Mother & Baby campaigner Tony Kelly laid to rest

by Rose Barrett
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Rose Barrett

He was a tireless campaigner for all survivors of the Mother & Baby ‘care’ system in Ireland but sadly, last week Anthony Tony Kelly was laid to rest at Bohernabreena Cemetery, Tallaght.

Anthony, known as Tony to family and friends is believed to have died on November 1 last year but was not found for at least two weeks. It is believed that once again, the confirmation of his roots, of who he was, delayed his final funeral and farewell. A DNA test was required to identify the campaigner who lived most of his adult life in the UK before returning to Ireland on a lifelong search for family and roots.

The late Tony spoke many times to the Dublin Gazette of his early life and search for his birth mother, Bridget Kelly. He spoke fondly of good people he met in his early childhood, of families who took him in short term in foster homes. In fact, he had been placed in at least ten foster homes before he was fostered long term to a family in Mayo.  He was only five-six years old when he was sent to a remote farm in Mayo where he remembered the kindness of the farmer but described the cruelty of his stepmother and stepsister at length. At fifteen, we was sent to work with Mayo County Council before he finally took the boat to England, aged sixteen.

Having fought tirelessly for survivors of the Mother & Baby Institutions, Tony himself was shocked to find he was not entitled to any compensation when the governent’s redress scheme was announced.

“I was entitled to nothing, except the enhanced medical card. I already had a medical card,” he told the Dublin Gazette. “But I was shunted around from Billy to Jack, never forming an emotional bond. I never knew where I came from, was denied access to my records, pointed in the wrong direction several times by officialdom and I have five dates of birth on record – five!”

The late Tony recounted having been told his official documents had been destroyed in a fire, that he had been legally adopted, and then told he was fostered. He was given contact details to a family of a Bridget Kelly believed to be his mother but later discovered that it was the wrong Bridget Kelly. “So, after connecting and making a bond with that family, I learnt it was the wrong family.”

Tony stated he could never form a permanent relationship, nor did he have children because he spent most of his adult life trying to find his birth mother and extended family. He even attended his birth mother’s funeral without knowing the connection. He later met her family, among them an All-Ireland SFC winner but sadly, the family did not wish to connect.


That was another heartbreak for Tony but joy followed when he eventually discovered his birth father’s family and he discovered that he had worked and lived in the UK close to his birth father and his business.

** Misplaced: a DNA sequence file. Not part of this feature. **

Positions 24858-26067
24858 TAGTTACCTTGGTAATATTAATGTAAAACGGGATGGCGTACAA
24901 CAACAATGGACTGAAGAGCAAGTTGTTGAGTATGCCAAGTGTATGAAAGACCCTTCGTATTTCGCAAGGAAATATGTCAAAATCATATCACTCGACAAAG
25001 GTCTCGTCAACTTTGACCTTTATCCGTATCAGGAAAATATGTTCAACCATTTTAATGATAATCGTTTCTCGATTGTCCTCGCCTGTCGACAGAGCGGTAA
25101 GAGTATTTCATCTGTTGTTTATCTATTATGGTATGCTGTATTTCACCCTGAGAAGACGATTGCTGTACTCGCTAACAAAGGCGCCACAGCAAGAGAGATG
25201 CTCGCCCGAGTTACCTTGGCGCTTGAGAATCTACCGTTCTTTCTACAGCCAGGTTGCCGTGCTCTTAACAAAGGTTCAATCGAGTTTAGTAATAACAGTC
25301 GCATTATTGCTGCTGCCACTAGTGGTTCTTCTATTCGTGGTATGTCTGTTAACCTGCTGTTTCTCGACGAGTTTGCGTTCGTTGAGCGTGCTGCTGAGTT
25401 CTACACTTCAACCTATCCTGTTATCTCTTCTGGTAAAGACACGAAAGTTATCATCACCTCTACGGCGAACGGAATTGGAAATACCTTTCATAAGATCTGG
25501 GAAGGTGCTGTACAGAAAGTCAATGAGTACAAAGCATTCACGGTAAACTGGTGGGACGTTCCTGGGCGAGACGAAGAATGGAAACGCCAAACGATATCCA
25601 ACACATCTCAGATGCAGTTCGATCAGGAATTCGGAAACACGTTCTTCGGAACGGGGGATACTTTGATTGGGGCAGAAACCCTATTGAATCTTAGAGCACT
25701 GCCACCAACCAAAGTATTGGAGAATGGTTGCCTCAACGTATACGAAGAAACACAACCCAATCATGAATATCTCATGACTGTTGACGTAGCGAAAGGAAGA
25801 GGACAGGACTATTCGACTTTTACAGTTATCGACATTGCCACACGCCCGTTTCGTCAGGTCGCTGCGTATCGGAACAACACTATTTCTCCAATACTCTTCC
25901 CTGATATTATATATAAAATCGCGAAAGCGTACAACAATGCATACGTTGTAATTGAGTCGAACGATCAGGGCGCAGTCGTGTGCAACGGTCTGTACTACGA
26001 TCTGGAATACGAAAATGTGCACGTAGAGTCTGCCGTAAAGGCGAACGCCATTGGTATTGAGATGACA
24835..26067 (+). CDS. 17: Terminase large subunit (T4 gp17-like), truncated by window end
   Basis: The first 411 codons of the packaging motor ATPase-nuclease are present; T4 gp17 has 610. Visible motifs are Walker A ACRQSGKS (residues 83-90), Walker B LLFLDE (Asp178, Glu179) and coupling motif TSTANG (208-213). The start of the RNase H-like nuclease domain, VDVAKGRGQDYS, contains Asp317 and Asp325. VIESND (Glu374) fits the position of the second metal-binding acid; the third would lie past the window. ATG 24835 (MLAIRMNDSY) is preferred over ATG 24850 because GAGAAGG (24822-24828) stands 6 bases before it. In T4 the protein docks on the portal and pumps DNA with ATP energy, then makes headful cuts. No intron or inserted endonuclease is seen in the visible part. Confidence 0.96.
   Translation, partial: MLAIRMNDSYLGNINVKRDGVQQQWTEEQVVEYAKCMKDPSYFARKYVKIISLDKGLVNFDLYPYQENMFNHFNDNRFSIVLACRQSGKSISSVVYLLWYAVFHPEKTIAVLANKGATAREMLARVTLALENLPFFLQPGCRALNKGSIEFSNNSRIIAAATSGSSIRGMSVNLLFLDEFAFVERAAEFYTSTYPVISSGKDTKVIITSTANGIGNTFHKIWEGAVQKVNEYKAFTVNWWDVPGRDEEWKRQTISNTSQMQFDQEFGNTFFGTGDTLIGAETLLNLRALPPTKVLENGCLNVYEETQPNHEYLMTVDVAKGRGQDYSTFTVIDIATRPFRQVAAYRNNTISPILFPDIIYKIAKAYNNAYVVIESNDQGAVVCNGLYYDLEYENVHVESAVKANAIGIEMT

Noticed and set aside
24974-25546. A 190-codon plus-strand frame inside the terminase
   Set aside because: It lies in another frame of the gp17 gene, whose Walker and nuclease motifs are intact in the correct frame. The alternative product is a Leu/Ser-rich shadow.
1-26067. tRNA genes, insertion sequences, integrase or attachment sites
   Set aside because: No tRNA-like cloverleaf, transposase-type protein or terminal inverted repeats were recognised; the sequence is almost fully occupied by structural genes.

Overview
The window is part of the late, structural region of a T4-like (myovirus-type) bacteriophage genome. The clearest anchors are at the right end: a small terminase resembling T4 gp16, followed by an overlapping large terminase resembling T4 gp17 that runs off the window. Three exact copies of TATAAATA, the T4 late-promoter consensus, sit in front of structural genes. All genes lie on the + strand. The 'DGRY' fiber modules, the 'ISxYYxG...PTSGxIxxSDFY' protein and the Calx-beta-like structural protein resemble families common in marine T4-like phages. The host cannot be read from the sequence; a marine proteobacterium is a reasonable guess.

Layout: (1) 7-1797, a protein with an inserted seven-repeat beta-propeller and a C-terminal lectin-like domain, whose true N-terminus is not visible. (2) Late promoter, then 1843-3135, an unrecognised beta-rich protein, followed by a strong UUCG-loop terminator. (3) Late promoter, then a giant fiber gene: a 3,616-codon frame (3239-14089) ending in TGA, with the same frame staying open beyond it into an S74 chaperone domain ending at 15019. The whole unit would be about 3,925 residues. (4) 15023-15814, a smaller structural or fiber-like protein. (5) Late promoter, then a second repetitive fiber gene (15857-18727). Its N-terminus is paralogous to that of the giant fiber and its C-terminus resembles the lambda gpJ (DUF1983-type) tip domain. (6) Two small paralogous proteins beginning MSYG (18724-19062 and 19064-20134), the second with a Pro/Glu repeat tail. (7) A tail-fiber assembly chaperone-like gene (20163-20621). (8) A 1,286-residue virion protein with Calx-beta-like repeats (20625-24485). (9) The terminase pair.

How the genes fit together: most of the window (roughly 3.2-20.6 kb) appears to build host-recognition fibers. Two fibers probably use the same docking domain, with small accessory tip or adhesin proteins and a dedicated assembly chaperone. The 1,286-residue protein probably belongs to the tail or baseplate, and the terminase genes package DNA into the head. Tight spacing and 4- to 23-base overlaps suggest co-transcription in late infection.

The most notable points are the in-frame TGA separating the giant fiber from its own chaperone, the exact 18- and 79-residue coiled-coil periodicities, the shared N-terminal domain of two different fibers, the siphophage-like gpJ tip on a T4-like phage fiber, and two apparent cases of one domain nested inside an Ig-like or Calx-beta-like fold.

“I was in my 70s when I finally found siblings on my father’s side, and they were so good to me so finally, I had family, I had blood connections. Despite Covid, we kept in touch and I look forward to seeing them all again” he told the Gazette. He claimed to have found forensic proof “that the signature on the form signing my mother’s rights away, was not, in fact, my birth mother’s signature.”

Tony Kelly was small in stature, but he was man who had a successful life on the wrestling circuit in the UK and he was strong from having worked on the buildings. But it was his inner strength and his tenacity that his friends remember him for.

Sheila O’Byrne, another survivor of the Mother & Baby homes, spoke of her heartbreak for Tony. “I had pleaded with him many times when he was in Elm Park Hospital, to give me a key to his home so I could keep an eye on him when he got out.

“I wish he could be buried with his birth mother in Deansgrange Cemetery but now at least, he can rest in peace.  I hope Tony is at peace, he did so much work fighting for mothers and babies wronged by the Mother & Baby ‘homes,’” she said.

Forty to fifty people attended the service last week at St Kevin’ Church in Tallaght, among them Tony’s nieces from the UK, Sheila O’Byrne and several campaigners who had similarly been impacted by the institutional care of the ‘homes’.

Was the delay in Tony’s funeral a travesty in that Tony had spent his life waiting on officialdom to give him information and access to his roots – or was it Tony passing on the next world, saying “You kept me waiting all my life, now it’s my turn to keep ye waiting…”

Tony Kelly, who felt compassion for everyone in search of their history, their beginnings – a wrestler who wrestled with the world all his life, if finally at peace. Rest in peace, amen.

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